John 1:35-39. The Lamb of God

   The next day John was there again with two of his disciples.  When he saw Jesus passing by, he said, “Look, the Lamb of God!”

When the two disciples heard him say this, they followed Jesus.  Turning around, Jesus saw them following and asked, “What do you want?”

They said, “Rabbi” (which means “Teacher”), “where are you staying?”

“Come,” he replied, “and you will see.”

So they went and saw where he was staying, and they spent that day with him. It was about four in the afternoon.

For a second time now, John declares Jesus to be ‘the Lamb of God’. Two of John’s disciples hear it, immediately abandon John, and start following Jesus as their ‘Teacher’. Jesus seems at first a little surprised by this turn of events, but invites Andrew and the other disciple (Philip?) to tag along anyway.

So what does it mean to Andrew and Philip for Jesus to be ‘the Lamb of God’? In the Old Testament lambs were usually associated with the idea of sacrifice and the temple cult. A one year old lamb, without defect, was considered an appropriate sacrifice in many situations. But these sacrificial lambs were provided by sinners seeking a restored relationship with God. When did God ever provide a Lamb?

At God’s direction, as Abraham set out to sacrifice, his young son Isaac asked, “Where’s the lamb?” In Genesis 22:8 Abraham replies, “God himself will provide the lamb for the burnt offering, my son.” And so, in the fullness of time (and just in the nick of time!), God provides a ram for the sacrifice.

Whatever Andrew and Philip understood by John’s use of the phrase, “the Lamb of God,” the sum of his testimony prompted them to transfer their allegiance to Jesus.

Lord, grant that all my former allegiances be absolutely transferred to Jesus. May he fill my horizon. May his sacrifice truly stand in my place. Amen.


John 1:29-34. Testimony

   The next day John saw Jesus coming toward him and said, “Look, the Lamb of God, who takes away the sin of the world! This is the one I meant when I said, ‘A man who comes after me has surpassed me because he was before me.’ I myself did not know him, but the reason I came baptising with water was that he might be revealed to Israel.”

Then John gave this testimony: “I saw the Spirit come down from heaven as a dove and remain on him. And I myself did not know him, but the one who sent me to baptize with water told me, ‘The man on whom you see the Spirit come down and remain is the one who will baptize with the Holy Spirit.’ I have seen and I testify that this is God’s Chosen One.” (John 1:29-34)

Here, now at last, is John’s formal testimony. He gathers up his preparatory remarks from earlier in the chapter and focusses them all upon Jesus of Nazareth. His concluding remark, “I have seen and I testify that this is God’s Chosen One” is framed in the perfect tense. This infers that John’s statement, made at a singular point in time, has enduring effect. His words echo down through time, even in the pages of this gospel, for the benefit of those who will hear. John declares that Jesus is God’s Son.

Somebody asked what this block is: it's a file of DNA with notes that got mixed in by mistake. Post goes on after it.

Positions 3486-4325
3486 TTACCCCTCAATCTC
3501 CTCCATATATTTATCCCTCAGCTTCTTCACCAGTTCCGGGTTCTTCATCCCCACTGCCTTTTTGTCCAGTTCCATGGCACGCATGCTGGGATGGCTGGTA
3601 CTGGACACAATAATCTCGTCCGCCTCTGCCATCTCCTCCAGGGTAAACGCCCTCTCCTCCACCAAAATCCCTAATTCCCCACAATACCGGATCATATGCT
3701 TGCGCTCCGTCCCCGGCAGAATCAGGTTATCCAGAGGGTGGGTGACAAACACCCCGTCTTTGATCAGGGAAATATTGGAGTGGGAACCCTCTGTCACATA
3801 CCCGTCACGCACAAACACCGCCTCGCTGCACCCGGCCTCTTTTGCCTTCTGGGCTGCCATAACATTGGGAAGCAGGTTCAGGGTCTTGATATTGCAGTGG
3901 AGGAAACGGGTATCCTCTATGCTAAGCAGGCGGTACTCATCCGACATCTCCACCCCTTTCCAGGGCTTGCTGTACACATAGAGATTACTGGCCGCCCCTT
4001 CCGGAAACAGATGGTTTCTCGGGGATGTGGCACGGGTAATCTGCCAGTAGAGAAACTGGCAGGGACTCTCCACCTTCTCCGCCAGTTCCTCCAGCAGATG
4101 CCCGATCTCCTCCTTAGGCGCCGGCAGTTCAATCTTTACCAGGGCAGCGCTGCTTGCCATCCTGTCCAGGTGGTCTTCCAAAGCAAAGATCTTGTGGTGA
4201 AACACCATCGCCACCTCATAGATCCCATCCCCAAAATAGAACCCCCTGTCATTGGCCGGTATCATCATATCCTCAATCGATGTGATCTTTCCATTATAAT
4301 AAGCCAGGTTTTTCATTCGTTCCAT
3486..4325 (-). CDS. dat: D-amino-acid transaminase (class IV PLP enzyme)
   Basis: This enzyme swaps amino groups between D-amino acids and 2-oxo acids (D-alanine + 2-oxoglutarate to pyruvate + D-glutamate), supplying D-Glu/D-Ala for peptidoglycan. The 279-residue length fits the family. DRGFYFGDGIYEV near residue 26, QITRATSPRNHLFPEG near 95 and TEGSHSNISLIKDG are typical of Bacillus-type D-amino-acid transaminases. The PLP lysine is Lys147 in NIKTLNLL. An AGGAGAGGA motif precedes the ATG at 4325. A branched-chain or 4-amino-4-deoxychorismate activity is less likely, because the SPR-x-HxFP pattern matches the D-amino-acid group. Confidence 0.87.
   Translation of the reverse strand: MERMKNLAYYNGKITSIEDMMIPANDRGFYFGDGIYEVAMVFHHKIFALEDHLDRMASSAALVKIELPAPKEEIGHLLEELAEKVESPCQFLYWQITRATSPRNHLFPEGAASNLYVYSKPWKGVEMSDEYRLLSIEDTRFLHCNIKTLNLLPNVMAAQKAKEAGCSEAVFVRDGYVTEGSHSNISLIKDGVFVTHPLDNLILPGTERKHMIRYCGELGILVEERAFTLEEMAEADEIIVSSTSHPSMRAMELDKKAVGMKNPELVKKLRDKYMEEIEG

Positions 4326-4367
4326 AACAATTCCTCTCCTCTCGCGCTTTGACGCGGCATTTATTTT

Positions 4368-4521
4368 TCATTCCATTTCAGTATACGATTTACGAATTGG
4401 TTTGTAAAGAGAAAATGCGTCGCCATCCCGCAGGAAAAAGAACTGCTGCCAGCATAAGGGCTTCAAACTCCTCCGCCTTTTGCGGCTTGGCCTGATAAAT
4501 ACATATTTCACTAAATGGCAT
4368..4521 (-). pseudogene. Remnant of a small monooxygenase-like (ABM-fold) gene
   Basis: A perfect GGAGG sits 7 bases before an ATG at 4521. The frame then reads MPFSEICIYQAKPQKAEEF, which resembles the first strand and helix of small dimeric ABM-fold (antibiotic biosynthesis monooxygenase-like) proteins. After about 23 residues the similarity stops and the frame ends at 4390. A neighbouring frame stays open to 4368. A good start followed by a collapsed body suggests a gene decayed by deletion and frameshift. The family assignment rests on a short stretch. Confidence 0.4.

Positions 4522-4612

I know that in the NIV cited above John says, “…God’s Chosen One” but the best Greek text that we have actually has John saying, “this is the Son of God.” The usually very good NIV translation is perhaps trying to give the reader some kind of interpretive help but it robs us of the introduction of one of this gospel’s great themes (culminating in John 20:30-31). John’s testimony– both the baptiser and the gospel author– is that Jesus is ‘the Son of God.’ When John spoke these words, ‘Son of God’ did not necessarily mean “Divine second person of the Trinity”. Instead, this phrase meant something like, ‘a king in the line of David.’ The true kings of Israel were referred to as God’s sons (see D.A. Carson, The Son of God, Crossway, 2012). It was a messianic term. And yet, it is only as John’s gospel unfolds do we come to understand the greater reality that Jesus the Son of God is also truly divine, the second member of the Godhead.

In addition to the Baptist’s personal testimony, John also reports the action of the Holy Spirit. His dwelling with Jesus (an enduring reality) not only commissions him for his ministry, but also shows God’s recognition and approval. Jesus is truly God’s agent, acting with his authority and power, affirmed by the Spirit.

Once again, I am prompted to consider my response to this further revelation of Jesus. John’s ministry had a twin purpose– (i) to prepare Israel for their Messiah by calling people to repentance, and (ii) to testify to Israel as to the identity of their Messiah. “Turn back to God because here He is in our midst!” I wonder if our response to ‘God in our midst’ is true repentance?

How might this reality prompt you to prayer now?


John 1:19-28. The Baptiser

  Now this was John’s testimony when the Jewish leaders  in Jerusalem sent priests and Levites to ask him who he was.  He did not fail to confess, but confessed freely, “I am not the Messiah.”

They asked him, “Then who are you? Are you Elijah?”

He said, “I am not.”

“Are you the Prophet?”

He answered, “No.”